Using wild lentil to defeat disease in conventional counterparts
By Carolyn King
Sabine Banniza’s project on multiple resistance to three lentil diseases has a fun tagline: Can we score a hat trick? To take this hockey analogy a bit further, the project aims to get some top disease resistance genes from a wild lentil team to join the cultivated lentil team.
By Carolyn King
The project involves anthracnose, ascochyta blight and stemphylium blight. These economically important fungal diseases can significantly reduce lentil yield and quality, so having varieties with resistance to all three diseases would be a big help for Prairie lentil growers.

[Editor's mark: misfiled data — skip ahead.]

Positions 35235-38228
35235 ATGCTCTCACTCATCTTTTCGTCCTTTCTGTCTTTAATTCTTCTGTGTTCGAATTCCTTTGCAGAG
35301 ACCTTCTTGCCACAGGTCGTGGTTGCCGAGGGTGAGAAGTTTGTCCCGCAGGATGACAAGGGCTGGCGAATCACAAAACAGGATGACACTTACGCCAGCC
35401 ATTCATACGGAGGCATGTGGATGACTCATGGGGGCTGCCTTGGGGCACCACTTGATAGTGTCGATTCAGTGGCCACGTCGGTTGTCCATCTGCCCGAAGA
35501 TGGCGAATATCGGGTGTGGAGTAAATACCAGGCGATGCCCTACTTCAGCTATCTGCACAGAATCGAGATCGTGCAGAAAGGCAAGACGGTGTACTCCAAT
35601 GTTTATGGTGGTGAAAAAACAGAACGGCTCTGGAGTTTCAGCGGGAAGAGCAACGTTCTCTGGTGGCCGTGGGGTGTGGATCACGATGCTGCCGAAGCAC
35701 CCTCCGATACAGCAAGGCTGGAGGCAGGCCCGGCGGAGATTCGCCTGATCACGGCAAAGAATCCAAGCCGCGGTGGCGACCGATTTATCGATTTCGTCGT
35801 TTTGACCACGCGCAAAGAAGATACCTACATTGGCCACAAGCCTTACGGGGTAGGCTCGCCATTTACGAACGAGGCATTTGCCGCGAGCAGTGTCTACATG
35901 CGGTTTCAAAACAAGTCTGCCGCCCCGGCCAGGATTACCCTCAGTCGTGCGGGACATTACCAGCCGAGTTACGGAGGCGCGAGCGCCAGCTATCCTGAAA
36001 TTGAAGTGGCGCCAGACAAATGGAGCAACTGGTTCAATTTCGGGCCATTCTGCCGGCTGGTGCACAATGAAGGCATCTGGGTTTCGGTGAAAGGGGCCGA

“Resistant crop varieties are the most economic way of dealing with diseases. And, by reducing or maybe eliminating the need for fungicides, resistant varieties are more environmentally friendly than any other way of managing diseases,” explains Banniza, a plant pathologist at the University of Saskatchewan’s Crop Development Centre.
The need for new disease resistance genes is an ongoing one. “When a disease-resistant variety is grown on a large acreage and for many years, there is always the risk that the resistance genes in the variety may eventually break down because the pathogen changes and adapts to this resistance. So breeders are always on the lookout for different sources of disease resistance and incorporating those resistance genes into new varieties,” she says.
“However, sometimes it is really difficult to find good resistance, so you have to wander a little bit further away, and that is really what this project is about.” In other words, sometimes researchers have to go to wild relatives to find effective resistance genes.